As a side note: My financial security will not be compromised because of an idle threat that someday an employer may want to pull my credit report or my insurance rate might be a little higher because I don’t have any debt, thus can’t have a great FICO score. I’ll more than make up for missing out on a great score by staying out of debt and building wealth instead. Employers don’t even care about the score as much as a trouble-free credit report and my insurance agent can go jump in the creek if they jack my rate because of a silly 3-digit number. I’ll just go to Flo if that happens, she’ll take care of me.
Credit score alternatives aren’t sexy
It just infuriates me that people are being led to the debt-slaughter without a clue. If news stations want sensational stories and controversial commentary then why won’t they feature a segment about the unknown alternatives to the FICO score? I’ll tell you why: They aren’t sexy!
Credit cards are sexy. Expensive luxury vehicles driven by celebrities (or crashed by Amanda Bynes) are sexy. Discussing tricky ways to manipulate your credit score is sexier than the dull, mundane, yet successful way of building wealth by saving money in a bank account or investing in your boring retirement account. Well, that is until the market has a correction and then the financial world is coming to an end (we’ll leave that for Jon in a future podcast episode.)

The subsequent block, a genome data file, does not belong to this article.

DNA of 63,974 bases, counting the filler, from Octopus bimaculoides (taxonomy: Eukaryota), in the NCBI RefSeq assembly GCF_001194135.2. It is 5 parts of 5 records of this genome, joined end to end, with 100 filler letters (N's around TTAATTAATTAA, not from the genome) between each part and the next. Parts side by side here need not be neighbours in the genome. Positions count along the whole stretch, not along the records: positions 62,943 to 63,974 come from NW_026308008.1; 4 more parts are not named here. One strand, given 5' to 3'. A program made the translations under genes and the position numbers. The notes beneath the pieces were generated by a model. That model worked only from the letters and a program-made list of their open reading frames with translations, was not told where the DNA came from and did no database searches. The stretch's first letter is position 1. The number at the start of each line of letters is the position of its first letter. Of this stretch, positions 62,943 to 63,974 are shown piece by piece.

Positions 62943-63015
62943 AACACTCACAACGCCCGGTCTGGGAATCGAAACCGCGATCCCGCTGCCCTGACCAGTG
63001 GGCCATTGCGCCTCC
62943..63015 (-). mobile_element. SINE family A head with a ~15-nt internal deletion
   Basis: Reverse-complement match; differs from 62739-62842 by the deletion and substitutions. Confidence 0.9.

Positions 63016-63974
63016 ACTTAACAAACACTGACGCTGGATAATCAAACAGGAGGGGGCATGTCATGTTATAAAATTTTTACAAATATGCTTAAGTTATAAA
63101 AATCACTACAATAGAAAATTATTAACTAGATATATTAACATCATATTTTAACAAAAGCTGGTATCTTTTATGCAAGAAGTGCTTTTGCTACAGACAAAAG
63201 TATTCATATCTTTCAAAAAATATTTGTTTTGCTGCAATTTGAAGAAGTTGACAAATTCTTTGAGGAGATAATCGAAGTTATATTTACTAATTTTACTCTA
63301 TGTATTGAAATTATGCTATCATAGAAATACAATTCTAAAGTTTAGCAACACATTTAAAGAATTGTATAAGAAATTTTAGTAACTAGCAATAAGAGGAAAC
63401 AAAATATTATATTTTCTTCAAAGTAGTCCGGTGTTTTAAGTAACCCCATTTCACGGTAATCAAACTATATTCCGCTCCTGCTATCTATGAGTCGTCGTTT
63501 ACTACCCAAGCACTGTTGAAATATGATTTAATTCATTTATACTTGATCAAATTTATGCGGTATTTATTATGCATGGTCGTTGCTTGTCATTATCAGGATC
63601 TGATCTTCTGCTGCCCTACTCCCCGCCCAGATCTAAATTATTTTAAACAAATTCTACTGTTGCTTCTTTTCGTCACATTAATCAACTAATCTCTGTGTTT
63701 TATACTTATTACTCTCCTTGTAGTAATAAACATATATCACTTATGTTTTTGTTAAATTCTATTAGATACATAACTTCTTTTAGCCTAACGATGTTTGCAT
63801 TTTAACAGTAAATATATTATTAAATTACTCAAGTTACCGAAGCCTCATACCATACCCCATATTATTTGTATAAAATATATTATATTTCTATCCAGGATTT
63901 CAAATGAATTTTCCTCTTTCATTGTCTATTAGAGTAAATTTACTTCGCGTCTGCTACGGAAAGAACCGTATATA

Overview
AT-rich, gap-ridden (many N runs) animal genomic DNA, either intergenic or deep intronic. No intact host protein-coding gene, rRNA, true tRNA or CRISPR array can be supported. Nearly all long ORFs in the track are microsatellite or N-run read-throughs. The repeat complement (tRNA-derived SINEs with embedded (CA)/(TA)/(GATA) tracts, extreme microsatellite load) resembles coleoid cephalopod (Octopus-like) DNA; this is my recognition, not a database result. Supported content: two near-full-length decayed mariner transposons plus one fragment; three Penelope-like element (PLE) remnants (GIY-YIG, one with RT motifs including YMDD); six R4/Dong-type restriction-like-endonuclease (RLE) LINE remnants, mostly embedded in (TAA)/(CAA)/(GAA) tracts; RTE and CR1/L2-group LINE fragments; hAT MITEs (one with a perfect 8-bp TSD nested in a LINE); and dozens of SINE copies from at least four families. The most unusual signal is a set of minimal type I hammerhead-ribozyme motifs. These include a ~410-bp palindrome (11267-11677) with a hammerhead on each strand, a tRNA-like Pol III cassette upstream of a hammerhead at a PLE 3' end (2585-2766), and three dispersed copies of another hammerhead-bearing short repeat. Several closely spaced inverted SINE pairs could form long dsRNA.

Do the right thing
Here are four morally-based ways to do the right thing while maintaining a good credit score without being trapped by debt:
- Pay your bills and debts on time: Anyone can be creditworthy if they just follow this one rule
- Save $1,000 or more in a savings account: Emergency savings is the antidote to avoiding new debt
- Cut up your credit cards: Stop borrowing more money. If you don’t like living without credit cards then somebody will issue a new card. Target or your local gas station would be glad to have you back!
- Check your credit report for free: Go to AnnualCreditReport.com for access to your credit reports at no charge. Challenge any discrepancies with the credit bureaus. Save your money by saying “No” when they offer to sell you your score.
Don’t I need a great FICO score to buy a house?
This is the question that keeps people in the credit-score-building game for life. We have been led to believe that we can’t buy a house if we don’t have a great credit score. First of all, you can buy a house with a good score, a great score, or even a bad score if you pay for it with cash at the closing. I understand that this isn’t easy to do, especially for first-time homebuyers or people in debt, but investors are snatching up acres of real estate in Florida and California right now because they don’t have to prove financing and don’t have to wait to be qualified for a loan.